How did you come up with the idea of founding AsylPlus and what was your goal?
In 2013, the Tölz integration officer asked me about a German class for refugees. At the time, I was tutoring math at a middle school in Bad Tölz and heading an internship project. I agreed, provided that the class would only take place online on a computer. Demand grew quickly, intensified by national and international press. Thanks to a petition in the Bavarian state parliament, our offering was put on an equal footing with classic German lessons for refugees.
What successes has AsylPlus achieved to date?
We see the fruits our work best on site, with refugees successfully completing training as bakers, painters, mechanics, physician’s assistants or geriatric nurses. Or, immigrants incorporate the knowledge they gained in training in their home countries and successfully complete their training here.
Are you active in certain locations or specific facilities?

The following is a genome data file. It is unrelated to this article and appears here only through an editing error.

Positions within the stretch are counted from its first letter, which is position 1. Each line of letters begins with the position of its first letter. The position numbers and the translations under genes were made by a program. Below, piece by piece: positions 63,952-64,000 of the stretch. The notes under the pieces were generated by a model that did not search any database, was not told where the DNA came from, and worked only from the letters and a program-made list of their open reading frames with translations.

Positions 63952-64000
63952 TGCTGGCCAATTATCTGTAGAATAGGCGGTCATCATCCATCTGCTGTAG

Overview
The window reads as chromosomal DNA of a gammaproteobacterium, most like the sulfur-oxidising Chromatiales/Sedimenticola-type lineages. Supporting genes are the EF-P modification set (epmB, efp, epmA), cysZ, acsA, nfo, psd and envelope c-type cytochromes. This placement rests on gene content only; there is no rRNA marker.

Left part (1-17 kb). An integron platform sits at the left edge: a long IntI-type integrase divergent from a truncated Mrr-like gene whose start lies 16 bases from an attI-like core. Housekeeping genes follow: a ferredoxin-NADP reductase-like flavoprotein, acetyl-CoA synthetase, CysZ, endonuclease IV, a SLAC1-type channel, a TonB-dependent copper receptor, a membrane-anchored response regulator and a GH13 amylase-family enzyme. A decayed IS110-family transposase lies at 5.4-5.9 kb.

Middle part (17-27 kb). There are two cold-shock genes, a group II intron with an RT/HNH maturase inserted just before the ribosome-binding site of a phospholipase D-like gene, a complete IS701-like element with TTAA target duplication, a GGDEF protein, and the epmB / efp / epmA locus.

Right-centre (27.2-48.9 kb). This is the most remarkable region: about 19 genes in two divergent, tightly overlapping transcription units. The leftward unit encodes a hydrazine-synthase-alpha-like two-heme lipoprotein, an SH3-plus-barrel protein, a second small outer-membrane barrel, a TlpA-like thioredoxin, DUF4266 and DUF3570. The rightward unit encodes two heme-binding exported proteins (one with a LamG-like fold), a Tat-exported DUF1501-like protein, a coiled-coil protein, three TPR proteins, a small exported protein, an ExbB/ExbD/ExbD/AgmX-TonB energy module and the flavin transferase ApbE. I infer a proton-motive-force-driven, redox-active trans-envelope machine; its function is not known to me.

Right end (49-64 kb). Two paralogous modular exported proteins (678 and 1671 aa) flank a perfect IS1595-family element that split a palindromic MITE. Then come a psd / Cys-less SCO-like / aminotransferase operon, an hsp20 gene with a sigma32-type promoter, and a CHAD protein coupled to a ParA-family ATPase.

Our headquarters are located in Bad Tölz, where the city provides us with laboratory space and a training room. We play an active role for the accommodations in Bad Tölz, Geretsried and – in the future – in Wolfsratshausen. If necessary, we can provide on-site training – we were recently in Munich and Aschaffenburg. In addition, help groups all over Germany can loan computers from us.
What lies ahead for AsylPlus in the years to come? Do you plan to expand your offering?
In 2019, we developed a new training concept – the “Classroom” which we hope to expand together with LMU Munich in 2020, covering around 40 modules on different IT topics, including social media. If we receive the means necessary from the Bavarian Ministry of Internal Affairs, we will be adding jobs too: from volunteering with asylum seekers to internships and 450-euro jobs all the way to full-time jobs for qualified workers such as Noor Harkeem, trained by us.